Good As Gold!: July 29th, 2013

Show notes for the night of July 29th, 2013

Hosts: Paul, Jesse, Jen
Title: Good As Gold!

This week in space/astronomy history:
1. July 29, 1958 – U.S congress passes legislation establishing the National Aeronautics and Space Administration (NASA).
2. July 30, 1971 – Apollo 15 lands (first vehicle driven on another body)
3. July 30 1878 – March 16 1966), Joel Stebbins born: developed photoelectric photometry. Paul)
4. August 1, 1818 – Maria Mitchell is born (Massachusetts), first american woman astronomer.  Harvard prof!  Found a comet 1847.

News:
1. Planets orbiting cool stars may be much warmer and less icy than planets orbiting much hotter stars. This is due to the interaction of a star’s light with ice and snow on the planet’s surface. Stars emit different types of light. Hotter stars emit high- energy visible and ultraviolet light and cooler stars give off infrared and near infrared light. Ice absorbs much of the longer- wavelengths near infrared light emitted by cooler stars. Therefore the more light the ice absorbs the warmer the planet gets. The planet’s atmospheric greenhouse gases also absorb this near infrared light, which contributes to the warming effect. Planets orbiting cooler stars are therefore less likely to experience “Snowball States” (where the planet ices over from pole to equator).
http://www.astronomy.com/en/News-Observing/News/2013/07/A%20warmer%20planetary%20haven%20around%20cool%20stars.aspx
2. Earth’s gold came from colliding neutron stars. This making it not only rare on Earth but in the entire universe as well. Unlike most elements (ie. carbon or iron) gold cannot be created within a star, it must be born in a more cataclysmic event such as a gamma-ray burst. A gamma-ray burst is a flash of high-energy light from an extremely energetic explosion. It is believed that all the gold in the cosmos might have come from gamma-ray bursts.
http://www.astronomynow.com/news/n1307/18gold/#.UfbsOo21GSo
3. Supernova Type 2 in M74 is still brightening.  Discovered by LOSS on July 25, as of today had brightened 1 full magnitude to 12.5.  In a well placed observing location in the outer spiral arm of this near face on spiral, it is well placed for morning observations at this time.  Likely progenitor was a 25th magnitude M red giant.  Paul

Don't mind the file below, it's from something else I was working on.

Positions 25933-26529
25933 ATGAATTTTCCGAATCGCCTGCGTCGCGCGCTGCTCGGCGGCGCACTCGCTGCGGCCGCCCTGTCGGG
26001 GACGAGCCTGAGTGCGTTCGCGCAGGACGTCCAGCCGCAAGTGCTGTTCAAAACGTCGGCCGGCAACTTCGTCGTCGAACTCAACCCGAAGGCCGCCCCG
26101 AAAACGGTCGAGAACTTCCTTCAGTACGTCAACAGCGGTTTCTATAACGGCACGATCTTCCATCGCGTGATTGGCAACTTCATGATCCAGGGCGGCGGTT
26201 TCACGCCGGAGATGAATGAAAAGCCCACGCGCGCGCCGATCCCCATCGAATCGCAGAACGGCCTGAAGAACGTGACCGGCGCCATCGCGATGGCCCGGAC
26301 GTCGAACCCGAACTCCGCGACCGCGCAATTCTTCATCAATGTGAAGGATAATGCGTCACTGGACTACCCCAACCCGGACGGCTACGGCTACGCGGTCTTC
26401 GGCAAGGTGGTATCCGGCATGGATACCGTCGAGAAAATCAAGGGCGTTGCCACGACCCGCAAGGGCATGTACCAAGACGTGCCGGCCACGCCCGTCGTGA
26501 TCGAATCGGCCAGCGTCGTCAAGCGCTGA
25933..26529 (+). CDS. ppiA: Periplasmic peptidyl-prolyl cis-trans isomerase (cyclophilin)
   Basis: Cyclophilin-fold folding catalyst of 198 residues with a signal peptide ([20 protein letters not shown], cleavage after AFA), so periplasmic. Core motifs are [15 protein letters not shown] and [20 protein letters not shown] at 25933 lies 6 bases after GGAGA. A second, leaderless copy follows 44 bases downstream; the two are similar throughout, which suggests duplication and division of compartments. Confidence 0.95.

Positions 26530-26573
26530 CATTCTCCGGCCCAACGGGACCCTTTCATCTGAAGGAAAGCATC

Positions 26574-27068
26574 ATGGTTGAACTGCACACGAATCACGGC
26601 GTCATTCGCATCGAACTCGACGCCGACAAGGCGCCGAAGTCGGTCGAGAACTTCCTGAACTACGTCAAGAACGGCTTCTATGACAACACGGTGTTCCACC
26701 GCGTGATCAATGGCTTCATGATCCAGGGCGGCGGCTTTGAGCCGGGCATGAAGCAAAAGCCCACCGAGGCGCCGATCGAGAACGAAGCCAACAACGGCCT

4. NASA budget slashed and NO asteroid mission!

Major Topics Discussed:
1. Exoplanet observed using Xray transit method
Searching for exoplanets was originally done using the radial velocity method wherein the researchers look for a wobble of the host star. The most popular method (as a result of Kepler) used to look for exoplanets is the transit method, wherein the researchs search for a dip in light as a result of the planet passing in front of the host star.
Kepler uses optical light to search for these transits. For the first time, astronomers have observed an exoplanet transit in X-ray light. Using the Chandra X-ray telescope, astronomers from the Harvard-Smithsonian Center for Astrophysics (CfA) were able to detect the transit of HD189733b around its host star.
The interesting result is that the X-ray transit is deeper than the Optical transit. In the optical, the planet blocks about 2-3% of the star’s light; in X-rays, the planet blocks about 6-8% of the light. This means that the planet’s X-ray blocking radius is about 75% bigger than its optical blocking radius.
For this to happen, the planet’s atmosphere must be heated to about 20 000K.
Suggested Reading:
Universe Today – Exoplanet in Xrays
NASA press release – NASA’s Chandra Sees Eclipsing Planet in X-rays for First Time
arXiv paper – Transit observations of the hot Jupiter HD 189733b at X-ray wavelengths

Where in the Universe?:

Last week’s answer: Stephen’s Quintet
This Weeks image: http://yorkuniverse.com/wp-content/uploads/2013/07/WITU_ep163.jpg

Thanks for listening!
-YorkUniverse Team
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